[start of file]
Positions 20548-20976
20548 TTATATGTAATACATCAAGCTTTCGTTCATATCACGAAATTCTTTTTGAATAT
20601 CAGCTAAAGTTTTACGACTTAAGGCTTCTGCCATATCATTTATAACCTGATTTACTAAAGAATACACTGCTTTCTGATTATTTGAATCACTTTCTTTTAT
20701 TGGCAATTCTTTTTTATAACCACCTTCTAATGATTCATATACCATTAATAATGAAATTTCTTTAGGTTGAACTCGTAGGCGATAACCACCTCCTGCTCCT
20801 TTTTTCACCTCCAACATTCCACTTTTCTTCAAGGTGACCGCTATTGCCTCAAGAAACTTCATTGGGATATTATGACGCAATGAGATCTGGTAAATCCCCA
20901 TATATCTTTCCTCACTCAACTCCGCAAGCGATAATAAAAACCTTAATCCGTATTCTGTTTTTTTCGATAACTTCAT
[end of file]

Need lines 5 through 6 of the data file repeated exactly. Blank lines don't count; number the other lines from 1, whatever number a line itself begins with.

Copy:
20801 TTTTTCACCTCCAACATTCCACTTTTCTTCAAGGTGACCGCTATTGCCTCAAGAAACTTCATTGGGATATTATGACGCAATGAGATCTGGTAAATCCCCA
20901 TATATCTTTCCTCACTCAACTCCGCAAGCGATAATAAAAACCTTAATCCGTATTCTGTTTTTTTCGATAACTTCAT